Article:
In listening to Yours To Keep, the solo debut of Strokes guitarist Albert Hammond Jr., one can’t escape comparing the album to the Strokes. I’ve always been a fan of Hammond Jr.’s razor-edged guitar playing and the Strokes’ impeccably tight presentation; Hammond is, in his way, a very good guitarist, and it follows that any project he embarks on is worth an honest listen. Yours To Keep is worth more than just one—Hammond has amassed a diverse collection of catchy, clean pop songs marked by maturity and romanticism.
Stream 4 album tracks on MySpace
Repeatedly described in reviews as ‘cutesy’ and ‘adorable’, Yours To Keep has a soft, warm sound, as if Hammond Jr. wrote this album with the love-struck teen girl market in mind. He delves into sweet, decidedly un-Strokesy melodies on “Cartoon Music for Superheroes” and “Bright Young Thing”, and his vocals are strong, smooth and mellifluous, achieving a Lennon-like quality on “Blue Skies” that is far from the intemperate scream of Strokes’ vocalist Julian Casablancas’ scream.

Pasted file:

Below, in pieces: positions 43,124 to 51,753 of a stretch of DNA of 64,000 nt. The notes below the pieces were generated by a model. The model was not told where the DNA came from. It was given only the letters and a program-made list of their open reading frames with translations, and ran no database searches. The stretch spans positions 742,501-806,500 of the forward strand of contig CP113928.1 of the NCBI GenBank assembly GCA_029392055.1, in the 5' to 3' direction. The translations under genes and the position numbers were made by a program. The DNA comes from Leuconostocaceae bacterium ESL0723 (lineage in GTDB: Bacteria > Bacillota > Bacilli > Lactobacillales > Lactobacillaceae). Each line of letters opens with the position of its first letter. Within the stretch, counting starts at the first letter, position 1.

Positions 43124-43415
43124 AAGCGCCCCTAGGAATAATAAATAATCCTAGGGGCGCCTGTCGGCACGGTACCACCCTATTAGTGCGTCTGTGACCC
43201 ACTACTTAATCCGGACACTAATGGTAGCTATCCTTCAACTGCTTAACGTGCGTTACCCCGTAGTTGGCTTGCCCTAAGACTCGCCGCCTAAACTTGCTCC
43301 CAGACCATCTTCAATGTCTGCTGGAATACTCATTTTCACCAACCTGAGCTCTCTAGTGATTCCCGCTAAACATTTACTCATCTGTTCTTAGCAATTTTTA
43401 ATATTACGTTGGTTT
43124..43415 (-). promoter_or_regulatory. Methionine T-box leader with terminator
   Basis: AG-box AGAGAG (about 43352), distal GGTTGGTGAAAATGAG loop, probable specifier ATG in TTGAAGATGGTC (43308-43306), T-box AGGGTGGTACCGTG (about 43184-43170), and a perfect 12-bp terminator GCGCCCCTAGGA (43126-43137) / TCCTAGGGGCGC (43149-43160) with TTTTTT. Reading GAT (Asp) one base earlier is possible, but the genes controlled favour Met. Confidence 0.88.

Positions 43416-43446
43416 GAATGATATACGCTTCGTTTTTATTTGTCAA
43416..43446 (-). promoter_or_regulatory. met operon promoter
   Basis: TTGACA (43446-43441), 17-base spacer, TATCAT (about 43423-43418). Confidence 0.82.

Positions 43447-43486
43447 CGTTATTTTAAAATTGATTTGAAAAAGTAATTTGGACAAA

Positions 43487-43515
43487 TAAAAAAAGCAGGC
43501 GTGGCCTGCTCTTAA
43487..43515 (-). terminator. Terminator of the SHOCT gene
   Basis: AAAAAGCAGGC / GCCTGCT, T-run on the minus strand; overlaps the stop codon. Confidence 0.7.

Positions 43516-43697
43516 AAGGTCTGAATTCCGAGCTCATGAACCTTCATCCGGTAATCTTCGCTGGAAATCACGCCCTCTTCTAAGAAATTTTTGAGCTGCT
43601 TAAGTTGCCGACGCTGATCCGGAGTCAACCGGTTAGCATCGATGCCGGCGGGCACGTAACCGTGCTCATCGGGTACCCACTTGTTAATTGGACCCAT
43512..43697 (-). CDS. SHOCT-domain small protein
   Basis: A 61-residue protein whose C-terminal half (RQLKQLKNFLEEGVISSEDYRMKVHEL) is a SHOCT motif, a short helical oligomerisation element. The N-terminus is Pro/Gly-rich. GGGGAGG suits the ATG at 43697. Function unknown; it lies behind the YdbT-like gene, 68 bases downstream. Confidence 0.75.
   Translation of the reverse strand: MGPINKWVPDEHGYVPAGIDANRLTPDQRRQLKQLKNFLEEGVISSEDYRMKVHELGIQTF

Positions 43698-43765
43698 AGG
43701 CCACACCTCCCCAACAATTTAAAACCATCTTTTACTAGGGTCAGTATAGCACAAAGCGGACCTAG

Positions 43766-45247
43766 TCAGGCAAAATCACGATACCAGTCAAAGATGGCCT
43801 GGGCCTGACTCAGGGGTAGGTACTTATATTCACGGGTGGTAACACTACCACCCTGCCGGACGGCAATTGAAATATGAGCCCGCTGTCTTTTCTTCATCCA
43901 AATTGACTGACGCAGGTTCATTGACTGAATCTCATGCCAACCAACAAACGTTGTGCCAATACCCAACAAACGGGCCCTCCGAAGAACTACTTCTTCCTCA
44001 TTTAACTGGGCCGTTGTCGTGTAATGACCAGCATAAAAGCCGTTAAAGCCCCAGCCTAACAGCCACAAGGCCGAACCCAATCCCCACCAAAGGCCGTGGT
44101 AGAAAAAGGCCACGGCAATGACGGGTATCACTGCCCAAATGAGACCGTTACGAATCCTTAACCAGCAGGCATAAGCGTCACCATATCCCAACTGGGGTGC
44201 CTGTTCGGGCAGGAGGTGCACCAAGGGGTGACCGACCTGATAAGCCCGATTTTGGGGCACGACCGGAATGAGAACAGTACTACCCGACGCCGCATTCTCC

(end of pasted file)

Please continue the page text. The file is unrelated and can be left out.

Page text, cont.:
Yours To Keep shows the clear impression of classic pop on Hammond Jr.. He’s taken the appeal of Beatles and Beach Boys-inspired songwriting and coupled it with his signature jagged guitar riffs, even closing the album with a pleasing cover of the Buddy Holiday song “Well…All Right”. With other members of the Strokes contributing to the album, the connection between the two projects is immediately apparent: “101” is underscored by bass lines and drumming so impeccably taut they sound mechanized, and its opening chords could easily have appeared on any of the Strokes’ albums. Yet Hammond Jr. retains his freedom to experiment, indulging in a riff of Springsteen-esque proportions that one can’t imagine the purposely snotty Strokes risking.
Yours To Keep lacks the force and memorability to win ringing accolades, but it is surprisingly good, a valiant display of glossy musical craft that would stand on its own were Albert Hammond Jr. not already a famous member of a famous band. It’s enough to pique my interest in seeing him perform at Seattle’s Crocodile Café on March 2nd.